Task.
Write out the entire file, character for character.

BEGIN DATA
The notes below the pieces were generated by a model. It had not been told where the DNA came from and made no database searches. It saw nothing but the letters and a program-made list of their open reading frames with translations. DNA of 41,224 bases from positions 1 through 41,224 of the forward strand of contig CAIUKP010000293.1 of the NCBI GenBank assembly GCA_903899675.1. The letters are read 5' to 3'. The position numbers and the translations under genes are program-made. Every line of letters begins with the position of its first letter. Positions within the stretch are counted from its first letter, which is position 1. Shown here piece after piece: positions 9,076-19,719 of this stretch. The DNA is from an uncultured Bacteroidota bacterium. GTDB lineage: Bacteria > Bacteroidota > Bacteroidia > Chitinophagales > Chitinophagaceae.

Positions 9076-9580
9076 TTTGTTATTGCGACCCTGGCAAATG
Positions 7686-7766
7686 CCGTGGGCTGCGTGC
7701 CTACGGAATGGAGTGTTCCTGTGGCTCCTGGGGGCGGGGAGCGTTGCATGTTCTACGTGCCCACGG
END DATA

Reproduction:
The notes below the pieces were generated by a model. It had not been told where the DNA came from and made no database searches. It saw nothing but the letters and a program-made list of their open reading frames with translations. DNA of 41,224 bases from positions 1 through 41,224 of the forward strand of contig CAIUKP010000293.1 of the NCBI GenBank assembly GCA_903899675.1. The letters are read 5' to 3'. The position numbers and the translations under genes are program-made. Every line of letters begins with the position of its first letter. Positions within the stretch are counted from its first letter, which is position 1. Shown here piece after piece: positions 9,076-19,719 of this stretch. The DNA is from an uncultured Bacteroidota bacterium. GTDB lineage: Bacteria > Bacteroidota > Bacteroidia > Chitinophagales > Chitinophagaceae.

Positions 9076-9580
9076 TTTGTTATTGCGACCCTGGCAAATG
Positions 7686-7766
7686 CCGTGGGCTGCGTGC
7701 CTACGGAATGGAGTGTTCCTGTGGCTCCTGGGGGCGGGGAGCGTTGCATGTTCTACGTGCCCACGG